pathy with the advancing tendency of
the wheat market
today put the price up 40 cents per
barrel for winter wheat flour, and the
market here now is quoted at $7. This
advance makes a gain of $1 per barrel
here in the last 10 days. Jobbers say
the price will go to $9 before the close
o f this year. Millers throughout Ohio
complain o f difficulty in getting suffi
cient wheat to keep their mills run
Flour Raises at Portland.
Portland, April 17.— Grocers all over
the city advanced the price of flour 10
cents a sack yesterday, as a result of
the rise of 40 cents a barrel announced
by the jobbers and millers.
now being retailed at from $1.55 to
$1.75 in the stores.
People who do
their baking at home will hardly no
tice the increased price, unless they
compare it with what flour cost them a
year ago, when they will find a differ
ence of 35 cents.
Flour is at B7 per Barrel.
St. Paul, April 17.— As a result of
the comer in wheat, flour has advanced
in the last two weeks 60 cents a hun
dred in St. Paul, and further substan
tial advances in prices may be ex
pected. Yesterday there was an ad
vance o f ten cents a hundred, so that
the ruling quotation today waa $7.
BEAN IS A PPO IN TE D .
Supreme Judge o f Oregon ie Nomi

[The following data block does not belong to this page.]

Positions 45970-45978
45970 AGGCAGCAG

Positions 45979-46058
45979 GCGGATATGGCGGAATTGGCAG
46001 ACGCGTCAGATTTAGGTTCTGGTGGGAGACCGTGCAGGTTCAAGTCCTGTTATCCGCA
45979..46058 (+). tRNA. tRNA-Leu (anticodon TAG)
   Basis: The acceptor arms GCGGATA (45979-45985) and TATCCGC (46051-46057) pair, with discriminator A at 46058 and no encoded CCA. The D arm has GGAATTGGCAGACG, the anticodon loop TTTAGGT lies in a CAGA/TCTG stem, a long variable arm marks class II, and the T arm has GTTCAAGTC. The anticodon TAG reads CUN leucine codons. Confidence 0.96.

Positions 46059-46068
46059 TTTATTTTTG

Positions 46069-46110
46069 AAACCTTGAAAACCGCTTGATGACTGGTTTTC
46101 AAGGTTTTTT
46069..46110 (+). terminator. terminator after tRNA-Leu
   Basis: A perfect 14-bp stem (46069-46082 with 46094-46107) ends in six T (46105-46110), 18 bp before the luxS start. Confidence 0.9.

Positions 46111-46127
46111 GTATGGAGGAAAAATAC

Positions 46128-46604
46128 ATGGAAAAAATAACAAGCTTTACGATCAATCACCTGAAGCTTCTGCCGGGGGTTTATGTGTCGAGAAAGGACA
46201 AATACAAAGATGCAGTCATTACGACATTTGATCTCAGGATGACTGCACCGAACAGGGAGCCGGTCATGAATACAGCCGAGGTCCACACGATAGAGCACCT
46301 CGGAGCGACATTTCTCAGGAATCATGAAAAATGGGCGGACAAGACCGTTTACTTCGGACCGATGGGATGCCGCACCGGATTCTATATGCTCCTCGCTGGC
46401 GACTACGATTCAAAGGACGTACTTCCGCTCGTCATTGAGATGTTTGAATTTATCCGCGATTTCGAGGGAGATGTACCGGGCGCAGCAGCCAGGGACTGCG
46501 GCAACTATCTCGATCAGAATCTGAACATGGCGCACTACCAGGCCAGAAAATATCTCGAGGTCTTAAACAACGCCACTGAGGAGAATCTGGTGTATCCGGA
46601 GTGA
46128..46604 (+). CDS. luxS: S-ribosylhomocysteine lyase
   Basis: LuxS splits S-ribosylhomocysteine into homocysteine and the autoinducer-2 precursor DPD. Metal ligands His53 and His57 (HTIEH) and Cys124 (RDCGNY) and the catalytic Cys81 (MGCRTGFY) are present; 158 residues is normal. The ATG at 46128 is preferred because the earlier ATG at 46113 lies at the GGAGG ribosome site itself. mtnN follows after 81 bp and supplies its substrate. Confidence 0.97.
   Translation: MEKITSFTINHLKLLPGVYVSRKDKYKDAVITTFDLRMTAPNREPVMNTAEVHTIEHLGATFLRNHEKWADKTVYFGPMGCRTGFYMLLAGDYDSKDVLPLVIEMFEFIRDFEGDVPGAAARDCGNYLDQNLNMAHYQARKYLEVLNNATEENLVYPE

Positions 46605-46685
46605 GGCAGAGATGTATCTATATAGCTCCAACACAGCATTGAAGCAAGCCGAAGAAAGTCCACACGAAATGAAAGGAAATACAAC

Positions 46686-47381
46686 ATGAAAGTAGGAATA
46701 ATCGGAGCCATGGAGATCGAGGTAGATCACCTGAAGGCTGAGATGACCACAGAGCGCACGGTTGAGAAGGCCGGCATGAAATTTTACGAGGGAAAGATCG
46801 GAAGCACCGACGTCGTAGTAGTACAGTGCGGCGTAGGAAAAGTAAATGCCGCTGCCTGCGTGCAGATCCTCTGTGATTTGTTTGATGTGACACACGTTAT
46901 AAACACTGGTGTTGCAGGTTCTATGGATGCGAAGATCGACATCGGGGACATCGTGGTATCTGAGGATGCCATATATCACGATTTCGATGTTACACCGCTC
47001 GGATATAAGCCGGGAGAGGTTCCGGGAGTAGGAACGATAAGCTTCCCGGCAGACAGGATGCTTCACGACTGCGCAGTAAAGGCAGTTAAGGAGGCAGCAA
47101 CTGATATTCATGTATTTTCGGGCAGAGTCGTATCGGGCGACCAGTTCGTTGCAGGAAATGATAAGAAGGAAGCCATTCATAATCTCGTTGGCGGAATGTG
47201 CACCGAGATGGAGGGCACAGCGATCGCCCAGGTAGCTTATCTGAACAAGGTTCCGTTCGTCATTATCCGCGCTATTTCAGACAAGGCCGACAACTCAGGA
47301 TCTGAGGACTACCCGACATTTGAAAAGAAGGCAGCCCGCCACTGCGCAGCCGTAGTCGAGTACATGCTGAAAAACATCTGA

nated and Will Be Confirmed.
Washington, April 16.— The presi
dent sent to the senate yesterday the
United States district judge fur
Oregon— Robert S. Bean.
United States district judge, flirst
division, district of Alaska— Thomas
United States marshal, first divis
ion of the district of Alaska -Daniel
Judge Bean will probably be con
firmed early next week.
was referred to the senate
judiciary committee, and iB expected
to be favorably reported when next
that committee meets.
There is not
known objection to his confirmation.
The nomination of Mr. Lyons, for
merly law partner o f Representative
Ellis at Pendleton, was returned to
the Benate, the charges upon which the
original nomination was withdrawn
having failed of substantiality.
McBride for Bean's Place.
Salem, April 16. — Announcement
was made yesterday afternoon at the
office of Governor Benson thai as soon
aa the resignation of Justice Bean
from the Supreme bench shall have
been received, Circuit Judge Thomas
A. McBride, of the Fifth district, will
be appointed to succeed him.
To succeed McBride, Representative
J. U. Campbell w ill be named by the
Mr. Campbell has been
practicing law at Oregon City for
about 15 years and has served two
terms in the legislature, in 1907 and
MENACED W ITH WAR.
Revolutionary Movement in
Turkey is Feared.
Constantinople, April 16.— The third
day of the revolutionary movement in
the capital was marked by more dis
orders, the most serious of which was
a lynching during a demonstration by
marines, who objected to the new min
ister of marine, ,Viee Admiral, Adjie-
The marines gathered in force and
seized and conveyed to the palace A r if
Bey, commander of the battleship
Assar-I-Tefik, a member o f the com
mittee of Union and Progress, who or
dered the guns of his ship trained on
the Yildiz Kiosk when the rising was
at its height.
His intention was to
support the committee.
Arrived at the Yildiz Kiosk, the men
lynched A r if Bey, notwithstanding the
efforts of the palace guard to save him.
Edhem Pasha, the new minister of